If traditional Italian food can do it, why can’t traditional Italian wine?

Above, from left: Professor Vincenzo Gerbi (enologist, U. of Turin), me, winemaker Michele Chiarlo, and unidentified woman, March 9, 2010, Tuesday morning in Canelli. Alfonso provided a caption and thought bubbles for the photograph, which he lifted from the Barbera Meeting Flickr feed. Alfonso’s captions are humorous, of course, but the tension was as thick as Australian Shiraz with added tannin extract. It’s never an easy to task to interpret in those situations. I was using a technique called chuchotage or whispered translation, where I would whisper translations of the questions into Professor Gerbi’s ear. Then I used consecutive translation to translate his answers. Ne nuntium necare!

The events of Tuesday, March 9, 2010, at the Barbera conference in Canelli and the heated debate that ensued have been the subject of much discussion. Perhaps the best account of the ideological arm wresting was rendered by fellow member of the Barbera 7 Cory here. (Leading Italian wine writer Franco Ziliani had high praise for Cory’s observations. And fellow Barbera 7 member Fredric chronicled the excellent luncheon here.)

Here’s what Cory had to say:

    The first event was a presentation on new research being done on pruning by a group funded by some of the bigger names that produce barbera. For those of you don’t know much about the farming of wine (i’m no expert myself) the way vines are pruned are central to the way grapes ripen, how much they produce, and how the wine comes out. Traditionally barbera has been pruned using the guyot system, (which i won’t get into in detail here). The research being done is on the spur cordon system. It’s one of those things that sounds innocuous to the outsider, but the effects on the wine were profound.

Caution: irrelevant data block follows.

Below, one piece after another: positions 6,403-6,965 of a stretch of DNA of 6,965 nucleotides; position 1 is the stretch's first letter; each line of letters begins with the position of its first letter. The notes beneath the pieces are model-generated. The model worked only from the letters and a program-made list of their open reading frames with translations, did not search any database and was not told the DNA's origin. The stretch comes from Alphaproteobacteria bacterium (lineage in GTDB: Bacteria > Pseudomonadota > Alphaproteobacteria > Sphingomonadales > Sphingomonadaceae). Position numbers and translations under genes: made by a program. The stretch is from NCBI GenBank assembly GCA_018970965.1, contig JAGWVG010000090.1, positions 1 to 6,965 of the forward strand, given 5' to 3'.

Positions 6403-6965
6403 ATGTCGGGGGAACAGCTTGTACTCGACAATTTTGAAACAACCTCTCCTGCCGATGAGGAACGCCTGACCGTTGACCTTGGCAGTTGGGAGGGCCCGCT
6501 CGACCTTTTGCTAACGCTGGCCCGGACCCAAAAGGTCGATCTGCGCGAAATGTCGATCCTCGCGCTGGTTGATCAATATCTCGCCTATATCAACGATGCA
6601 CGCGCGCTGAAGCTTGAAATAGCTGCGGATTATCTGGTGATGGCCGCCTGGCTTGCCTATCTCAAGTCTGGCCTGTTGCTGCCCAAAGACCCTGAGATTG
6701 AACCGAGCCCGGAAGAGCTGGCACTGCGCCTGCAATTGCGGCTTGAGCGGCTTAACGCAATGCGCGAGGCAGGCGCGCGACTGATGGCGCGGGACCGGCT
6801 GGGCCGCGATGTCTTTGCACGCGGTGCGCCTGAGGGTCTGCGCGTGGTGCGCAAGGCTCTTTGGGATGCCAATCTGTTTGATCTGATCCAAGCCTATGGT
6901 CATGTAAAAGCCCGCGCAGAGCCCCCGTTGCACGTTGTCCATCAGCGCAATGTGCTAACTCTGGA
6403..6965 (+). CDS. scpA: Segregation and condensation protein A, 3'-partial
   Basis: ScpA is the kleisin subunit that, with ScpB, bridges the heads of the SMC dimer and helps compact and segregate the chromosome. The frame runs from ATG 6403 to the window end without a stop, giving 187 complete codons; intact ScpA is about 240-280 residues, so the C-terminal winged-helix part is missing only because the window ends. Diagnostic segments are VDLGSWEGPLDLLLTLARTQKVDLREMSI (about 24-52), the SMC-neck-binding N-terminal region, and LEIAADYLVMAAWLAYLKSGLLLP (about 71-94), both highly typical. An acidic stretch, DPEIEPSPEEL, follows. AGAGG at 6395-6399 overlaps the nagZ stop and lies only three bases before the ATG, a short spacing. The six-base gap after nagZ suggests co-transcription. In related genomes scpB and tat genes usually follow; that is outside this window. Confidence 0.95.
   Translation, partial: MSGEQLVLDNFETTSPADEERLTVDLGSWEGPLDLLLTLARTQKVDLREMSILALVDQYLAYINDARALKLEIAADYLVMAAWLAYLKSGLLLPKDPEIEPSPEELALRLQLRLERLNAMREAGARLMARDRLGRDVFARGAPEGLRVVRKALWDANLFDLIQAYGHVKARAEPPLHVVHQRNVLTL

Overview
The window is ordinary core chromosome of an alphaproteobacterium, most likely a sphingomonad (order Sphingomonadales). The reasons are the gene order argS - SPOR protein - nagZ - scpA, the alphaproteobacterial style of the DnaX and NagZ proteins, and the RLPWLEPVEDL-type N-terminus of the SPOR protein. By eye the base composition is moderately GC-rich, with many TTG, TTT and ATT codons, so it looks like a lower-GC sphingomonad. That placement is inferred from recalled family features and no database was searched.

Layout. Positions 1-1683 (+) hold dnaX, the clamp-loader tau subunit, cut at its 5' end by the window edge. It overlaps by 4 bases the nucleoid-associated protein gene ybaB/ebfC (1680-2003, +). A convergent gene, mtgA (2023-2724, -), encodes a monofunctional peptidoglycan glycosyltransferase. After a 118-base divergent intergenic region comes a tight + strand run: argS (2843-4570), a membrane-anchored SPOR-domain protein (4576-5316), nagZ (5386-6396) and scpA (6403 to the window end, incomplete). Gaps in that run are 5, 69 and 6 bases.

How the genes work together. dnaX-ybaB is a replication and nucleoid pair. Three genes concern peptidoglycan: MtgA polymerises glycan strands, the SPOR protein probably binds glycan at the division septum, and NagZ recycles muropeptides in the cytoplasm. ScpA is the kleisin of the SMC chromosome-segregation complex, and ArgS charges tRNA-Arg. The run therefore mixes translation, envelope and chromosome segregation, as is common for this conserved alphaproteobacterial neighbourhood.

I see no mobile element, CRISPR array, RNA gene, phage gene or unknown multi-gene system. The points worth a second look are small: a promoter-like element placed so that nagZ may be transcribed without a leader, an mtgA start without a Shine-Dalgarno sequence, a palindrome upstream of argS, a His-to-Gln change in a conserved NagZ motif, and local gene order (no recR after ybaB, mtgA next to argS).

We were told about the effects of the pruning on the acids, the tannins, the color of the wine.

    It was around this point that things began to become heated.
    Questions were asked as to why this was necessary. Do you really need to keep messing with the grape? Why would you need to control the acid in barbera?

    Isn’t acid essential to barbera?

    The answer we got was that they were making barbera… important.

Read the entire post here.

Above: During the morning and afternoon sessions, my good friend and blogger colleague Charles Scicolone challenged the winemakers directly, asking “Why don’t you make the same great, food-friendly wines you made 20 years ago?”